It certainly wasn’t the first time I’d aggravated a denominational leader. And it, unfortunately, was far from the last time. Twenty years ago I was asked to speak at a BCI meeting with church planters to share the “success” of my church. In the two years I had been in Cedar Rapids, our church had doubled in size, then tripled. Eventually, we almost fourpled, before our attendance became more stable (unfortunately, I guess). We Baptists have a one-size-fits-all concept built deep within us. Whatever I was doing at Northbrook needed to be analyzed, quantified and reproduced in other churches. If it worked here, it will work there – we all know that!
But I was (and still am) a fan of Henry Blackaby and one of his most common statements was “programs don’t work, God works.” He also taught that God has certain ways and means by which he works, but he pointed out that in the Bible, God never used the same method twice. His methodological creativity was unbounded. Even when he made water flow from a rock, he altered his method – the first time he commanded Moses to strike the rock, the second time only to speak to it.
So, I looked at the assembled church planters and pastors of struggling little Iowa churches and told them there was no magic program that would make their churches work. They should seek the presence and power of God, be led of the Spirit, obey the Word and be faithful to God in all things. Then, I said this:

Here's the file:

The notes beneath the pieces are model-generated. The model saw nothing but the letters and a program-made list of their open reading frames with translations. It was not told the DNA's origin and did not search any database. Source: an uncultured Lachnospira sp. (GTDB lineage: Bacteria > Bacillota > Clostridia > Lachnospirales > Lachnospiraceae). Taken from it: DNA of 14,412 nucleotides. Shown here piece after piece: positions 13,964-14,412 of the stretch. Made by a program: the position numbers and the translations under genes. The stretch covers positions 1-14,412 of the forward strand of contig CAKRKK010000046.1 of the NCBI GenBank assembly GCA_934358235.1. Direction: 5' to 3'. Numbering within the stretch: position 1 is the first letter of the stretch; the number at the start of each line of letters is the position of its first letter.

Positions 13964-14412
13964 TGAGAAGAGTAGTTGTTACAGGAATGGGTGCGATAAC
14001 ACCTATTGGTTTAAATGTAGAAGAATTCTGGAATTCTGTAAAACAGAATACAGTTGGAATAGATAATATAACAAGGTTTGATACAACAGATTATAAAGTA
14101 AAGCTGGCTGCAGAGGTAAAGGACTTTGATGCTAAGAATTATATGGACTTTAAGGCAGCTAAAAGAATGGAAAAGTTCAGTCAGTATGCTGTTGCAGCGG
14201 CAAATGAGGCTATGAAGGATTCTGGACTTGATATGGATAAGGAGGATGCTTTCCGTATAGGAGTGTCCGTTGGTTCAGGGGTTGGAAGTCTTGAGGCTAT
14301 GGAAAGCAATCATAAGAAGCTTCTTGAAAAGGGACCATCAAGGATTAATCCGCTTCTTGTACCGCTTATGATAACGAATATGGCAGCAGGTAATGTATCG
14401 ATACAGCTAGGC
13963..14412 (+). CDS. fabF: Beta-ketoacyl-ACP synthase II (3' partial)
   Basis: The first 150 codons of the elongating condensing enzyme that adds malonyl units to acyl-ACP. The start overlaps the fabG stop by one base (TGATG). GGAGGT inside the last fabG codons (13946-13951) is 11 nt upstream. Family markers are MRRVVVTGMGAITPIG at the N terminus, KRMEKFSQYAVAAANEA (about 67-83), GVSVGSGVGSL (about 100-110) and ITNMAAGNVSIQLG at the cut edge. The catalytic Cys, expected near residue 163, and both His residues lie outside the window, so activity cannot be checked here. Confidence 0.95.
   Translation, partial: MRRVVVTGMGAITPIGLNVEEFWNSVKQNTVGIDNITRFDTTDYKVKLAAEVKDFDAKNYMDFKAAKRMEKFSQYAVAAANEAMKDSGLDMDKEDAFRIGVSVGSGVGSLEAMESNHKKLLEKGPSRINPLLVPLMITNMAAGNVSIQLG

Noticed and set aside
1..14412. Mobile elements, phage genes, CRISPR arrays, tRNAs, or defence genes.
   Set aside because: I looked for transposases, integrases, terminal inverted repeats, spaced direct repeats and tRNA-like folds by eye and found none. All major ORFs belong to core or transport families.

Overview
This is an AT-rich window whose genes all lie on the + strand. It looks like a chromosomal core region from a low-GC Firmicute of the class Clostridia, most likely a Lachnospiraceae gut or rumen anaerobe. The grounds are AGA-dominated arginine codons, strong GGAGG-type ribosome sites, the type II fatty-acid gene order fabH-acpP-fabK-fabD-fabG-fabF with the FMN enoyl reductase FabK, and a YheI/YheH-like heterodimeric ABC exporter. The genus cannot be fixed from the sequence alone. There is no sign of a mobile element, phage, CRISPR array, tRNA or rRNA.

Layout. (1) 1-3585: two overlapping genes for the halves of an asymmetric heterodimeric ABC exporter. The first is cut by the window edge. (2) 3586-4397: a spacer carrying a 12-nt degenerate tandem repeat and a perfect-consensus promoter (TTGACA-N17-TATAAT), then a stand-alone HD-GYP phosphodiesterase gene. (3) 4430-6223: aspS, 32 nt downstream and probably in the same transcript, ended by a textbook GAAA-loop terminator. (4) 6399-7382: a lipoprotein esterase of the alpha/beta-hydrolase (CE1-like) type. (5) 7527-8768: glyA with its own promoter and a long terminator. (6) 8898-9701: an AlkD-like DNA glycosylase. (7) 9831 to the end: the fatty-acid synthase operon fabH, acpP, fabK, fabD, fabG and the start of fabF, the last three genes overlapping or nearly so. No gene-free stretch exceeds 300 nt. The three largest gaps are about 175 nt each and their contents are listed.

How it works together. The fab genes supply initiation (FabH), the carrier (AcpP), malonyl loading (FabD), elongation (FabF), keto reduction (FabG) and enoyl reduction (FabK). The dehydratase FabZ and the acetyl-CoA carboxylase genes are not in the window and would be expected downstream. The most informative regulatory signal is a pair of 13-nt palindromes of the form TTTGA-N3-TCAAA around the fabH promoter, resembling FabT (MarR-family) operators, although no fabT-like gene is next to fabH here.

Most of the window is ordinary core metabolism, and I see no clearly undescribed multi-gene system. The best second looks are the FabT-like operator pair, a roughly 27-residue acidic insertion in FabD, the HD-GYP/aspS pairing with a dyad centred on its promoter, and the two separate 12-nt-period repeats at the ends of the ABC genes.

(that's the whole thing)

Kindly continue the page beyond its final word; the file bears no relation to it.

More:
We need to free ourselves from the idolatry of numbers, believing that statistical growth is a sure sign of God’s blessing.
I am not sure how many pastors there were in Iowa at that moment, but from the look I got, I was quite sure that my ranking as favorite pastor in Iowa was precisely equal to the number of pastors Iowa churches had.
Two Biblical Facts
I still believe what I said that day. However, I have come to believe that the biblical evidence on the subject of numbers and statistics is a little more subtle and varied than my dogmatic statement that day. I stated one side of a truth – truth, but not the whole truth. We have had several arguments on this site about whether numbers are a fair way to measure the blessing of God on a church. Should a church that baptizes no one for a year be considered unfaithful? Should a church that is growing rapidly assume that God’s blessing is on them?
I would like to approach this topic again, but from a both/and perspective, not and either/or outlook. I think there are two biblical facts that are pretty well established in Scriptures.
1) Numerical growth is a legitimate measure of God’s blessing and a sign of spiritual life and health.
Life and growth are inextricably linked in nature. My granddaughter, born while I was in Israel last week, is growing rapidly right now. If she stops growing, it will be taken as a sign of sickness and my son and his wife will get her to the doctor right away! When you stop growing, you start dying.